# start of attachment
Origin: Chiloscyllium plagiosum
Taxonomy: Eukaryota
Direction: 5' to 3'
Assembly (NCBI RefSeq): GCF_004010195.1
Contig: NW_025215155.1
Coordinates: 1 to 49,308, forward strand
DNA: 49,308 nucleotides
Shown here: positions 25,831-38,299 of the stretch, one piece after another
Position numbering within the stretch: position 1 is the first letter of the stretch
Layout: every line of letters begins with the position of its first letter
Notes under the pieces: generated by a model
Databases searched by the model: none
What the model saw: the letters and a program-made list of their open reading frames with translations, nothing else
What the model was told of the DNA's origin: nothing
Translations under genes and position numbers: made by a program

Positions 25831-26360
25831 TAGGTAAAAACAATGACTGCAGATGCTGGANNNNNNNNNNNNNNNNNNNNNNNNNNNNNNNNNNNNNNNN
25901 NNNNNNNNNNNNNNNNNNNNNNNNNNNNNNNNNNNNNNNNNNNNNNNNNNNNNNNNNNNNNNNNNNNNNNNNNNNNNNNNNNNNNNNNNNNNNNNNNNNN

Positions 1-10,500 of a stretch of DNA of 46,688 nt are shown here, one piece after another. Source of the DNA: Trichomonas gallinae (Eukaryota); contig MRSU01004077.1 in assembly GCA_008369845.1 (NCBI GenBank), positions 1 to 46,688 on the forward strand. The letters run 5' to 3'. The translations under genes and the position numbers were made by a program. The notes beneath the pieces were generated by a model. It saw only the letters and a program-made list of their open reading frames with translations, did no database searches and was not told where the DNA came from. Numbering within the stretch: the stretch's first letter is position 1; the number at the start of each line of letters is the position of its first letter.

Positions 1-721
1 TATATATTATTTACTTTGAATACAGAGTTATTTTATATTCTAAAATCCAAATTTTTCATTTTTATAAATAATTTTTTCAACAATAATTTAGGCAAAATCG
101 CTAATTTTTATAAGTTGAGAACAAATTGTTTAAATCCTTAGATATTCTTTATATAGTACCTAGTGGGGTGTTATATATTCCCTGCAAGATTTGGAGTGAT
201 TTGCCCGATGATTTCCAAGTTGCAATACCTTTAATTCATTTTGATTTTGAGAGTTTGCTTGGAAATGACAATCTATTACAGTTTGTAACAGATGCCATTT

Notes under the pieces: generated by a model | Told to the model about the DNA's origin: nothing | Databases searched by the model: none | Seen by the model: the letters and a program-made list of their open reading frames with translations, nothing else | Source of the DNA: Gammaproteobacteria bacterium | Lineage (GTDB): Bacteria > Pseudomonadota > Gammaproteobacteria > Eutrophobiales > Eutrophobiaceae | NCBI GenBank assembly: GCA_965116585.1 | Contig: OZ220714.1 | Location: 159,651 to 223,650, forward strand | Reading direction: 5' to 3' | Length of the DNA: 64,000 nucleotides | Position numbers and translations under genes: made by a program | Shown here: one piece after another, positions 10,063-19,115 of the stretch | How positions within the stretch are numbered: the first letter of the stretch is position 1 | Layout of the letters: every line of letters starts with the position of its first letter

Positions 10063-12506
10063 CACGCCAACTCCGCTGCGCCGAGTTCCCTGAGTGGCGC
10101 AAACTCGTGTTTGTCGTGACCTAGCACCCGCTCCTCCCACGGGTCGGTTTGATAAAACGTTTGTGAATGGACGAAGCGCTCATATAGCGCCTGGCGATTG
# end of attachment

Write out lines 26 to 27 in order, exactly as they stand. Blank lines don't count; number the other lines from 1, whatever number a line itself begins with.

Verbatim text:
10063 CACGCCAACTCCGCTGCGCCGAGTTCCCTGAGTGGCGC
10101 AAACTCGTGTTTGTCGTGACCTAGCACCCGCTCCTCCCACGGGTCGGTTTGATAAAACGTTTGTGAATGGACGAAGCGCTCATATAGCGCCTGGCGATTG